Taiwan: Pentagon Official Voices China-Taiwan Concerns
China may be preparing to deal with its dispute over Taiwan through other than political means as it increases its offensive military power, a top Pentagon official said on Wednesday.
"They continue to increase their offensive systems," said Ryan Henry, principal deputy undersecretary of defense for policy told reporters. "It looks like they are preparing for something other than a political solution to the Taiwan problem. And we find that disconcerting."
Taiwan and China split in 1949 after a civil war brought the communists to power on the mainland. Since then, Beijing has used a blend of diplomacy and threats to try to bring the self-governing island back to the fold. It has vowed to attack if Taiwan formally declares statehood.
Henry did not describe any specific Chinese moves, and a Pentagon spokesman did not immediately respond to requests for elaboration.
Henry's remarks followed publication of a Pentagon long-range strategy last week which called China the rising power with the greatest potential to compete militarily with the United States. The strategy calls for new long-range weapons and a greater U.S. Navy presence in the Pacific.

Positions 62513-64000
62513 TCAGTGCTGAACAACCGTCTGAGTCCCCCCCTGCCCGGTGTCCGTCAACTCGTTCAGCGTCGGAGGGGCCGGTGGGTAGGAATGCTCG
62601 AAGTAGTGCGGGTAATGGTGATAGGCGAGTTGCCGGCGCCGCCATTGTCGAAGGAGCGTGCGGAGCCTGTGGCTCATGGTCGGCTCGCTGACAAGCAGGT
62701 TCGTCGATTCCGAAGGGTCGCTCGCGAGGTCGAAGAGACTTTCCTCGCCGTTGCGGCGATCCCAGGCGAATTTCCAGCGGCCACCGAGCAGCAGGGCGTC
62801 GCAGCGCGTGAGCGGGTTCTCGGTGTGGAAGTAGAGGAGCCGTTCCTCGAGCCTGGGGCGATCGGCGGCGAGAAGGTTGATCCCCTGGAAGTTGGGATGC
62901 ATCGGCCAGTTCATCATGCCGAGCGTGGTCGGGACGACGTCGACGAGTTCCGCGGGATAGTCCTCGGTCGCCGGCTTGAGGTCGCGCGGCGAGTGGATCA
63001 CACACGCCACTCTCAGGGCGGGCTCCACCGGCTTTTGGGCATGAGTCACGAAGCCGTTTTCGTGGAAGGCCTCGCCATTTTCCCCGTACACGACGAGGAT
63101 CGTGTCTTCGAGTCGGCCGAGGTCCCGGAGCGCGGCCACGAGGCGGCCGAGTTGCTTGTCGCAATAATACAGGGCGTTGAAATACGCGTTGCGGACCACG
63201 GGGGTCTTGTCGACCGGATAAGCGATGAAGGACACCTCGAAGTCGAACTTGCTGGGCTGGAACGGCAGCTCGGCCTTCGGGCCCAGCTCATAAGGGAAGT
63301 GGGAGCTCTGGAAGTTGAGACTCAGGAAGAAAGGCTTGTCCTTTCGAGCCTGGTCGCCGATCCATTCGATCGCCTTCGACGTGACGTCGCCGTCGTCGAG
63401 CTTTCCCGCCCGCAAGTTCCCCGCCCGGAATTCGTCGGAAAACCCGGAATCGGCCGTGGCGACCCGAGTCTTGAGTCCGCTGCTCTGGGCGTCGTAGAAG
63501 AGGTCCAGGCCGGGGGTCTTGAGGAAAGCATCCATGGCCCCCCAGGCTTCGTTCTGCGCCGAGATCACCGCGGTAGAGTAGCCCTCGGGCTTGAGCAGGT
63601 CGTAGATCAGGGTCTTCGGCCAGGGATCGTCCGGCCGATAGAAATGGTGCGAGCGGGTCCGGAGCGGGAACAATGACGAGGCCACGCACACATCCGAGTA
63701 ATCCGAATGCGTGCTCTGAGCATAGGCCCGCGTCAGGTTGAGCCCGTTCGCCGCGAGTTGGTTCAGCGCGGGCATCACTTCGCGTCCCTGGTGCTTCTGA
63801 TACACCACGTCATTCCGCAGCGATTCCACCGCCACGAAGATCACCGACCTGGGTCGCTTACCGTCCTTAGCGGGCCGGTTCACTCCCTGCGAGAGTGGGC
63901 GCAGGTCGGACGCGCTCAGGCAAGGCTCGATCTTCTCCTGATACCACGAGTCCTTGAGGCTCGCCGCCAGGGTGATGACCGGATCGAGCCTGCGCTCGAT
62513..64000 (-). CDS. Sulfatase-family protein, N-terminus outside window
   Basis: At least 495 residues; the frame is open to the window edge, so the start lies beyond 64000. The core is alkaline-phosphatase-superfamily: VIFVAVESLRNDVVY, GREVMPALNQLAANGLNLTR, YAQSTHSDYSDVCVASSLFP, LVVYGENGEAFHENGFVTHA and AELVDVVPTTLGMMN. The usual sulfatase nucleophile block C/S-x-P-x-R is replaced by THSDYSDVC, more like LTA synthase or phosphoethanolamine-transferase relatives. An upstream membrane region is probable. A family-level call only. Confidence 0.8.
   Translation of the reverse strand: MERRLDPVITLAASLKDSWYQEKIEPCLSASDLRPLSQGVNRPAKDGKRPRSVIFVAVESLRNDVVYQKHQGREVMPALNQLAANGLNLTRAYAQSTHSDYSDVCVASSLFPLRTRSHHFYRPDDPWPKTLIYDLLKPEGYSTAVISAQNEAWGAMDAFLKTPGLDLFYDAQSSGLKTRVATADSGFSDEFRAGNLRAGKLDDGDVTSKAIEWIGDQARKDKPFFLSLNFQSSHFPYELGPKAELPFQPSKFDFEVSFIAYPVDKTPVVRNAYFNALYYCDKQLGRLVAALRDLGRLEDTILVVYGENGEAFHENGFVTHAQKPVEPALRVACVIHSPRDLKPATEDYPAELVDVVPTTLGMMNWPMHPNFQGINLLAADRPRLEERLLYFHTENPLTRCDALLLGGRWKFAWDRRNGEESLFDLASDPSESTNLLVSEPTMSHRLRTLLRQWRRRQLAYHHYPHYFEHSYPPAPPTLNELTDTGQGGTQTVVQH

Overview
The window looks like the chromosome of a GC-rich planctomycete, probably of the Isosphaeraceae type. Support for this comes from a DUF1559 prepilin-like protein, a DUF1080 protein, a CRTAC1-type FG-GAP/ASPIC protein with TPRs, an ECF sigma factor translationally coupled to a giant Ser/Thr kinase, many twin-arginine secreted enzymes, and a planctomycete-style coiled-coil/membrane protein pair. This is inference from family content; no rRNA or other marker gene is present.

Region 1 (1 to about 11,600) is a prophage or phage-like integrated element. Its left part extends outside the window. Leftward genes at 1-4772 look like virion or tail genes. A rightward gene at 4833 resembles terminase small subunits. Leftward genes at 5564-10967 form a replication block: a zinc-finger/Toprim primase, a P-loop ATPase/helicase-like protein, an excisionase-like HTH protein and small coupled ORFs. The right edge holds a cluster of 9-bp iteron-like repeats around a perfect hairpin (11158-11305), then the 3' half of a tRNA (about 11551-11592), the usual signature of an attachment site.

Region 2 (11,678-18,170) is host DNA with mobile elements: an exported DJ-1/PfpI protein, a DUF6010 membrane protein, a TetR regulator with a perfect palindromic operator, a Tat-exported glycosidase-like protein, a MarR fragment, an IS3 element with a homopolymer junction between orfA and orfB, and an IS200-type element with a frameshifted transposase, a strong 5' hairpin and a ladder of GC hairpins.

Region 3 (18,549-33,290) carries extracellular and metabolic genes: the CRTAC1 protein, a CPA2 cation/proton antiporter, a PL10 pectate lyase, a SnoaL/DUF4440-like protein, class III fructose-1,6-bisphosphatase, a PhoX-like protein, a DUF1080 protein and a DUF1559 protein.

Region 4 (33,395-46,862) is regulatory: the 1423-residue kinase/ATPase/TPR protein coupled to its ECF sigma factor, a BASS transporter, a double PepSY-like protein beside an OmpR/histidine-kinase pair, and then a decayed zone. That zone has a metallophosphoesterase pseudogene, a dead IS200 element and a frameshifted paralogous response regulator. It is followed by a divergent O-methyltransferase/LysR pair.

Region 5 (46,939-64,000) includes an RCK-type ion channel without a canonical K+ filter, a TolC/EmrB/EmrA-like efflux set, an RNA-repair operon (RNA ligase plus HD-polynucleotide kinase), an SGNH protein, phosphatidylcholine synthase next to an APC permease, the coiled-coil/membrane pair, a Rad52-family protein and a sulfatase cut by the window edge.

China, which regards Taiwan as a rogue province, is estimated to have deployed 700 or more short-range ballistic missiles across the 100-mile Taiwan Strait.
Beijing could use its weapons to try to decapitate Taiwan's military and political leadership and break its will before the United States or other nations could intervene, the Pentagon said in another document, the 2005 edition of its annual report to Congress on China's military power.
The United States is eager to head off a showdown with China over Taiwan. President Bush vowed in April 2000 to do whatever it took to help the island defend itself if attacked. Since then, his administration has pressed Taiwan President Chen Shui-bian to avoid provoking Beijing.
Earlier on Wednesday in Beijing, China's policy-making Taiwan Affairs Office condemned a plan floated by Chen last month to scrap 15-year-old guidelines on unification designed to reduce the risk of provoking conflict with China.
"This demonstrates once again that he is a troublemaker and saboteur of cross-Strait relations and peace and stability in Asia, Li Weiyi, spokesman for the body, told a news conference without mentioning Chen by name.
Henry, who spoke a breakfast session with reporters, said the United States was seeking greater openness from China's military because "it's difficult to know exactly what they're doing."